Black Children, revised edition
Their Roots, Culture, and Learning Styles
American educators have largely failed to recognize the crucial significance of culture in the education of African-American children, contents Janice E. Hale in the revised edition of her groundbreaking work, Black Children. As African-American children are acculturated at home and in the African-American community, they develop cognitive patterns and behaviors that may prove incompatable with the school environment. Cultural factors produce group differences that must be addressed in the educational process. Drawing on the fields of anthropology, sociology, history, and psychology, Hale explored the effects of African-American culture on a child's intellectual development and suggests curricular reforms that would allow African-American children to develop their interlligence, pursue their strengths, and succeed in school and at work.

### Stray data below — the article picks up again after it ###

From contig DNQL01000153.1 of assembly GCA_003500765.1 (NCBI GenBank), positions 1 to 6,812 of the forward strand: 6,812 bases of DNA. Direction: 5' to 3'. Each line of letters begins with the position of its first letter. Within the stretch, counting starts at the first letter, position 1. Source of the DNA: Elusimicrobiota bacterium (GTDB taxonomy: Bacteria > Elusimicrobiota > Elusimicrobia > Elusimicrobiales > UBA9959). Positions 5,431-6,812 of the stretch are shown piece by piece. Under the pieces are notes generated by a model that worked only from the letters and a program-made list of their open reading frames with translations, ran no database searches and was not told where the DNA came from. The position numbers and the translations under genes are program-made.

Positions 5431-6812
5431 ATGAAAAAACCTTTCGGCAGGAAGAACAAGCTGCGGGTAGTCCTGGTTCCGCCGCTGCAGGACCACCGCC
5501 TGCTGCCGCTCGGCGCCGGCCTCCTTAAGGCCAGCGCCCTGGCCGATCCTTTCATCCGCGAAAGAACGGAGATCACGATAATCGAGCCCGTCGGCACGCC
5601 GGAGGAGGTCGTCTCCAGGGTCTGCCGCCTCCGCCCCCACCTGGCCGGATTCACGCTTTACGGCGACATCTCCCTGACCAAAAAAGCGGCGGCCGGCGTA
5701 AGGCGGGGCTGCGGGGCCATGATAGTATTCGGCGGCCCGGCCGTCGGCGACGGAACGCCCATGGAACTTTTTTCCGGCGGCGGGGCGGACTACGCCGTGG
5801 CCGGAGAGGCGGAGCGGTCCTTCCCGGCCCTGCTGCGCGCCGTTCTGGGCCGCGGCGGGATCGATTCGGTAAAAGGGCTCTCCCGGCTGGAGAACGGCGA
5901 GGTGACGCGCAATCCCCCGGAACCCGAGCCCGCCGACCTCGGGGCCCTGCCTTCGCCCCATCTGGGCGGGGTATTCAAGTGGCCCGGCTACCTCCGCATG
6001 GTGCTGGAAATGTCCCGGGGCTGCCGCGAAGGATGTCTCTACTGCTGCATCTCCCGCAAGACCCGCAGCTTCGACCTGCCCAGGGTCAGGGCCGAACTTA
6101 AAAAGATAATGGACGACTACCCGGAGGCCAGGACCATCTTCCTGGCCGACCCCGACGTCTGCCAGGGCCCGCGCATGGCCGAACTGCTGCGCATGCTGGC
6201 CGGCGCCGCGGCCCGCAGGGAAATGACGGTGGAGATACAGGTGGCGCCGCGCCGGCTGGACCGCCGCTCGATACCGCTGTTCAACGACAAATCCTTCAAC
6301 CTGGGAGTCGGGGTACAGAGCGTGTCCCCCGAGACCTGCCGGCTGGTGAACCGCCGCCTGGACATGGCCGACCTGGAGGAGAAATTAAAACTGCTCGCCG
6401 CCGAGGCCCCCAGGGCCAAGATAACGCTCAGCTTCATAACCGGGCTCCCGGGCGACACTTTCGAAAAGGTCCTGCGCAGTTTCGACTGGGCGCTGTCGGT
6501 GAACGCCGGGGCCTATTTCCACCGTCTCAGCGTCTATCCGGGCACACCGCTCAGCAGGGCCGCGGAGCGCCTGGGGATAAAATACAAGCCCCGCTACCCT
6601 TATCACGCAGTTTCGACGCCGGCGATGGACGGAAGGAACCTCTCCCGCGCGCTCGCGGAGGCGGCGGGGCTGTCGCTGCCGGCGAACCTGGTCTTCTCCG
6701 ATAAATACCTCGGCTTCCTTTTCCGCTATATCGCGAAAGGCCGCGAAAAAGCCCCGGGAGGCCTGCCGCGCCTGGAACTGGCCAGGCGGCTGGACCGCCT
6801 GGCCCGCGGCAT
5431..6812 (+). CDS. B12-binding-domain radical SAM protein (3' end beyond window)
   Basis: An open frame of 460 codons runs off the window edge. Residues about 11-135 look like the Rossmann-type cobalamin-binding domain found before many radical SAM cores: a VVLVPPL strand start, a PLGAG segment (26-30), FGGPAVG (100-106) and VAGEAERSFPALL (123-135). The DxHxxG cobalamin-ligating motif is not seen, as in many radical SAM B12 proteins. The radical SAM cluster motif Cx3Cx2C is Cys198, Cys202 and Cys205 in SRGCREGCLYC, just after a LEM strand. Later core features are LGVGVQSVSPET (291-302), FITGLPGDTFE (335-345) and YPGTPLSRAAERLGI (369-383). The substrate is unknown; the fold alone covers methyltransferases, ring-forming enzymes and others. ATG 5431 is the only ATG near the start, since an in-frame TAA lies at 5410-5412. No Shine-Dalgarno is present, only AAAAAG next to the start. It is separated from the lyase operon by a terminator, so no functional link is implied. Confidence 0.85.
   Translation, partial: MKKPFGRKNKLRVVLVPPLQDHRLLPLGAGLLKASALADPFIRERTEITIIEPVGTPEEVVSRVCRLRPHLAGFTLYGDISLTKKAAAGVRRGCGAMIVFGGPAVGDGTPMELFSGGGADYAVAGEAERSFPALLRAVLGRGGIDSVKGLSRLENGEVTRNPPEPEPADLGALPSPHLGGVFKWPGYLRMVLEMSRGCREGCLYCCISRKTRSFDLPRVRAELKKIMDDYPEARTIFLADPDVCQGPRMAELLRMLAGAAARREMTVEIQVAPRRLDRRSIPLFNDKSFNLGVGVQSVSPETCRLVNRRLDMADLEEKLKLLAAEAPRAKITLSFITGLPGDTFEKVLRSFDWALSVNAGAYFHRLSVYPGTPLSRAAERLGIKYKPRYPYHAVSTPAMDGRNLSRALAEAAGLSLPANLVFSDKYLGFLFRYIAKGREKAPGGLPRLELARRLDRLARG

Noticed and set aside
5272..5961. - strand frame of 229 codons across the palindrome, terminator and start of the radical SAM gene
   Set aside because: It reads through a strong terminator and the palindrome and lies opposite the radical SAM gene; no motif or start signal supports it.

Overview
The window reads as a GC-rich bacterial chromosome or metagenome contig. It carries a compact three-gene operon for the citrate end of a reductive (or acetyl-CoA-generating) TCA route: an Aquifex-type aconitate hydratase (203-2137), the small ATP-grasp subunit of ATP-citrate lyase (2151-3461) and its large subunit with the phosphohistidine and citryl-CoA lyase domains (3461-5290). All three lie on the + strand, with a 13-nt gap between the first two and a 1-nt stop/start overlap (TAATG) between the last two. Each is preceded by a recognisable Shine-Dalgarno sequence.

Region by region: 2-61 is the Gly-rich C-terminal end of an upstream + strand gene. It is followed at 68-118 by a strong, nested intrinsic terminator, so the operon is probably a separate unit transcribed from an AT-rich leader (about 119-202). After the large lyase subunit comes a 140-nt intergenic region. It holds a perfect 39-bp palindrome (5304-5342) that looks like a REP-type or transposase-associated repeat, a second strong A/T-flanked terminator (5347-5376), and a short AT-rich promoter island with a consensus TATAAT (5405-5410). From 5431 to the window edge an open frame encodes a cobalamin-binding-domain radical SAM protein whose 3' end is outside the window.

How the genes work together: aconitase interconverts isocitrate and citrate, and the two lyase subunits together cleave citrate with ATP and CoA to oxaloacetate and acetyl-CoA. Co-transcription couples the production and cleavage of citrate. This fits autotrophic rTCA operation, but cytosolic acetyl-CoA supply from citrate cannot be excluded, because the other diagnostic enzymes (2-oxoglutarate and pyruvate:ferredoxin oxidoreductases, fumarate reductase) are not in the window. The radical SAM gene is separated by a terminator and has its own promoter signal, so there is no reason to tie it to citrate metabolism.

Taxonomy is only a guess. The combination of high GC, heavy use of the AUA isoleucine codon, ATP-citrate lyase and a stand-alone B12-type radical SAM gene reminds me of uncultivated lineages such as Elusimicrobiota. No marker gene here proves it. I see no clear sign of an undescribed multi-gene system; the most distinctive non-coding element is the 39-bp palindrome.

About the Authors
Janice E. Hale is professor of early childhood education at Wayne State University and the author of Unbank the Fire: Visions for the Education of African American Children, also available from Johns Hopkins. She is the founder of Visions for Children, a demonstration school designed to facilitate the intellectual development of African-American preschool children.
"Educators will find beneficial guidelines that create and implement a learning environment that addresses the cultural interest and values that are compatible with the young black child's needs."
"Argues that since black children grow up in a distinct culture, they require 'an educational system that recognizes their strengths, their abilities, and their culture, and that incorporates them into the learning process'."
"Hale's book...can help save your child's academic career."
Other Titles by Janice E. Hale
Other Titles in EDUCATION / Elementary
Other Titles in Primary & middle schools